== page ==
On September 9, 2004, Justice of the Peace Broussard and the Office of Special Counsel (“OSC”) jointly filed a “Statement of Stipulated Uncontested Material Facts  and Stipulated Conclusions of Law.” In the stipulated facts, Justice of the Peace Broussard admitted that he engaged in the unauthorized practice of law in eight cases.1  The parties also stipulated that Justice of the Peace Broussard has discontinued his practice of preparing, notarizing, and filing or processing divorce pleadings, but that at the time he did so “he had no knowledge that the ‘drawing of papers, pleadings or documents' was deemed the ‘practice of law’ nor that any of his actions would be deemed or considered to be the ‘practice of law.’ ”   Finally, the parties stipulated that Justice of the Peace Broussard assisted these individuals as a notary public and used his notary seal;  he did not perform any of these actions as a justice of the peace.   Based on these stipulated facts, Justice of the Peace Broussard agreed that he violated the Code of Judicial Conduct as charged in the Formal Charge, and engaged in persistent and public conduct prejudicial to the administration of justice that brought the judicial office into disrepute, in violation of La. Const. art. V, § 25(C).2

 The Commission voted to accept the stipulated facts and legal conclusions submitted by the parties.   During a brief hearing before the Commission on January 21, 2005, Justice of the Peace Broussard testified on his own behalf and responded to questions posed by the Commission members.   Justice of the Peace Broussard also introduced character evidence in the form of letters attesting to his good character.   On March 1, 2005, the Commission filed its findings and recommendation in this court, recommending that Justice of the Peace Broussard be publicly censured.   It further recommended that Justice of the Peace Broussard be ordered to pay costs of $105.00.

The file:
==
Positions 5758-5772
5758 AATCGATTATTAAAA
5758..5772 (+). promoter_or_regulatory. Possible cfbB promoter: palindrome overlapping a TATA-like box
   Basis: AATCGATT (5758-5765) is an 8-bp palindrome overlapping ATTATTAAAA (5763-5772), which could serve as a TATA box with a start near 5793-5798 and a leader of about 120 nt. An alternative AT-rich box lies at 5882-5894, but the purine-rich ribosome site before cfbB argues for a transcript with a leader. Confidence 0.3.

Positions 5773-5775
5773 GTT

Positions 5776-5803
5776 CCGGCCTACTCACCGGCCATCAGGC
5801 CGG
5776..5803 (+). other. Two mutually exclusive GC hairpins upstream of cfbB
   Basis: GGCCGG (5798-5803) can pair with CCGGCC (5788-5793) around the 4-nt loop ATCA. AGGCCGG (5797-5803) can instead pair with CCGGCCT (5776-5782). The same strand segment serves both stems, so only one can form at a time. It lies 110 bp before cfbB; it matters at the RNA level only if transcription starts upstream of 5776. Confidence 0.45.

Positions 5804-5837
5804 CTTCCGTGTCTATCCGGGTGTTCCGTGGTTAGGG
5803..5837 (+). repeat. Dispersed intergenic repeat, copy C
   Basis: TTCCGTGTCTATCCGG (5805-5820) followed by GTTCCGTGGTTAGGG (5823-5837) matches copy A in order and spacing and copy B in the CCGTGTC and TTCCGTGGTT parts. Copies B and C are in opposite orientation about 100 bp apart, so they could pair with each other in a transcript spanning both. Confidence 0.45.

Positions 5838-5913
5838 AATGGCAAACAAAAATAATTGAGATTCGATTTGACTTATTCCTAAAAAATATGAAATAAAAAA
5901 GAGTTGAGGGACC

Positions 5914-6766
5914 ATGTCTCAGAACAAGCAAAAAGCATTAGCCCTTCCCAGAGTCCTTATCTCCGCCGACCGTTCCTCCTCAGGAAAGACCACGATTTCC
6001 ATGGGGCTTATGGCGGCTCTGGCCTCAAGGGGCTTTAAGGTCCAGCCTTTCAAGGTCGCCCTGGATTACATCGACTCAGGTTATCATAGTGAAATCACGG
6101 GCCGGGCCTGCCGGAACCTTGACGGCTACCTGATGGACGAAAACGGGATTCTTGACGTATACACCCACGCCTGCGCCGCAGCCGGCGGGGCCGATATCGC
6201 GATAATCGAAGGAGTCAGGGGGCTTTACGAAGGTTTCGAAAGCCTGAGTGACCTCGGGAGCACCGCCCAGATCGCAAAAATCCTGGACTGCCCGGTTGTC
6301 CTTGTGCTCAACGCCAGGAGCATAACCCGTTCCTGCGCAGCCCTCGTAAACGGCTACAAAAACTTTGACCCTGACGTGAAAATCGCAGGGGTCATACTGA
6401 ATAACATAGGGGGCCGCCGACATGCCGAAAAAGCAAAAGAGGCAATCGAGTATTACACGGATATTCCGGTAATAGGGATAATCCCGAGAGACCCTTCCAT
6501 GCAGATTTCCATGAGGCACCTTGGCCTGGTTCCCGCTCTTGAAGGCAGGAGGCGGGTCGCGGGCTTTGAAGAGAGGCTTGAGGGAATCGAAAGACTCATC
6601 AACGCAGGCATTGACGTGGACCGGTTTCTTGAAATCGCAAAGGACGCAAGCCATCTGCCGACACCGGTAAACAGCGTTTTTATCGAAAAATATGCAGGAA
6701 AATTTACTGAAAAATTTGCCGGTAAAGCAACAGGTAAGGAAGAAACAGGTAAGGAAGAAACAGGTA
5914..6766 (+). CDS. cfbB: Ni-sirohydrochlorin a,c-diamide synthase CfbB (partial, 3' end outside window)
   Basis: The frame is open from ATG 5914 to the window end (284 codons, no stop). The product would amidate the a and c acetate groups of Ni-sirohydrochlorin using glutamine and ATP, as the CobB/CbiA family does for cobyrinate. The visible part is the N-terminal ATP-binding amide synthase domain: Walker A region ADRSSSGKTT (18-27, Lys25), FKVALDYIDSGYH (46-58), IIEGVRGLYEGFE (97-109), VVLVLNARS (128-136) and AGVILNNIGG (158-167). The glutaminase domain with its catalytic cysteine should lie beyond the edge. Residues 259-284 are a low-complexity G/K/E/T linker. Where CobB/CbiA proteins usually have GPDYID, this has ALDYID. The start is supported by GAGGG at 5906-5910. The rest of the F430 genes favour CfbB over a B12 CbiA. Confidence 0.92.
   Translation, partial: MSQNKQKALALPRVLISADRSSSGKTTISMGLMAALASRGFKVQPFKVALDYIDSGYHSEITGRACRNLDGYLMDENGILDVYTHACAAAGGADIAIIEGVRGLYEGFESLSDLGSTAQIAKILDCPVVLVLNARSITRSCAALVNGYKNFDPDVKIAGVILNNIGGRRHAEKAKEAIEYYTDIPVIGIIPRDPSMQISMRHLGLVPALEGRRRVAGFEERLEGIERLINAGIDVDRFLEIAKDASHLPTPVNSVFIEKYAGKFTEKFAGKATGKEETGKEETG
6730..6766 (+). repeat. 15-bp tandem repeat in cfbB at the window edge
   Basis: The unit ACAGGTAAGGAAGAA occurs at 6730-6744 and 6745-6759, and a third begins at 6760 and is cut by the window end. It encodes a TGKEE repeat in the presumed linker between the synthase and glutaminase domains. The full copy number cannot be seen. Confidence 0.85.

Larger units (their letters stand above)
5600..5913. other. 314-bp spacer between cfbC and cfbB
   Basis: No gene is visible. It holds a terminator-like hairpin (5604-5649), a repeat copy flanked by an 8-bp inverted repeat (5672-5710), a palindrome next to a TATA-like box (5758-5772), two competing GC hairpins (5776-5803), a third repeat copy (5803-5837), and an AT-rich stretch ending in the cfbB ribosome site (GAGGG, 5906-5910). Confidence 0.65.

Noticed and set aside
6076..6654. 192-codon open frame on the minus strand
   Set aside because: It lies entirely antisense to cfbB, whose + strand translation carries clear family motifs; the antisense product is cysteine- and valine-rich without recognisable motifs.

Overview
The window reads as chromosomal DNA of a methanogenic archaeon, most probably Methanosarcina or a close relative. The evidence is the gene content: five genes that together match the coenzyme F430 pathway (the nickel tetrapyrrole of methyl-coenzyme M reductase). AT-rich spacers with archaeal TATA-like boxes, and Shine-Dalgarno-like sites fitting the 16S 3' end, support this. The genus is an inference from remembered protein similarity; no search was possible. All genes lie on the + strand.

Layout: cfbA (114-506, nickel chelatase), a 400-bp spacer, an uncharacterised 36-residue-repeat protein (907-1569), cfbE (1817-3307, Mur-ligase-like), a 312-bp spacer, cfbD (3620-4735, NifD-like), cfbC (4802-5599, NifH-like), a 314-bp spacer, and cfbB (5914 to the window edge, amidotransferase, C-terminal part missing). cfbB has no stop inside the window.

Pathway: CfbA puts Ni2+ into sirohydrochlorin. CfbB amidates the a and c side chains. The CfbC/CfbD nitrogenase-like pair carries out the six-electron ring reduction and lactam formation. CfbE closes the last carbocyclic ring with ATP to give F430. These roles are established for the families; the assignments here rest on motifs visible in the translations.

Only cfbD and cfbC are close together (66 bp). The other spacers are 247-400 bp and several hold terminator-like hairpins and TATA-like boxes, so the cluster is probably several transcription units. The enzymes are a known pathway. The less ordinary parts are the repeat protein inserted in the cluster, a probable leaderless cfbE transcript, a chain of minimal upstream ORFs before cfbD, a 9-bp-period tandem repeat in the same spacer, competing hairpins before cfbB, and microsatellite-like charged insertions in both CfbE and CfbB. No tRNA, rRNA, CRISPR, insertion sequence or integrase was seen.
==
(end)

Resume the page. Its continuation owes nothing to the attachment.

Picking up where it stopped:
Shortly after the Commission's filing in this court, Justice of the Peace Broussard and the OSC filed a stipulation in which they accepted the recommendations of the Commission.   The parties also waived oral argument before this court and requested that we consider the matter based on the record developed before the Commission.

DISCUSSION

 Because Justice of the Peace Broussard and the OSC have stipulated to the facts, the sole issue presented is the appropriate measure of discipline in this case.   In re:  Shea, 02-0643 (La.4/26/02), 815 So.2d 813.   In determining an appropriate sanction, we are mindful that the primary purpose of the Code of Judicial Conduct is to protect the public rather than discipline judges.   In re:  Harris, 98-0570 (La.7/8/98), 713 So.2d 1138;  In re:  Marullo, 96-2222 (La.4/8/97), 692 So.2d 1019.

 While we recognize that Justice of the Peace Broussard did not intentionally violate the Code of Judicial Conduct, and that he merely intended to be of service to the public, the fact remains that he performed services in the eight cases at issue  which may only be undertaken by a person licensed to practice law under the rules of this court.   The unauthorized practice of law by a non-licensed person is an affront to our exclusive and plenary power to define and regulate all facets of the practice of law, including the admission of attorneys to the bar.   See Bester v. Louisiana Supreme Court Comm. on Bar Admissions, 00-1360 (La.2/21/01), 779 So.2d 715.   Additionally, it is a violation of state law under La. R.S. 37:213.

 Justice of the Peace Broussard's violation of the rules of this court and the laws of this state has the potential to undermine the public's confidence in the integrity of the judiciary.   As we explained in In re:  Wimbish, 98-2882, p. 5 (La.4/13/99), 733 So.2d 1183, 1187: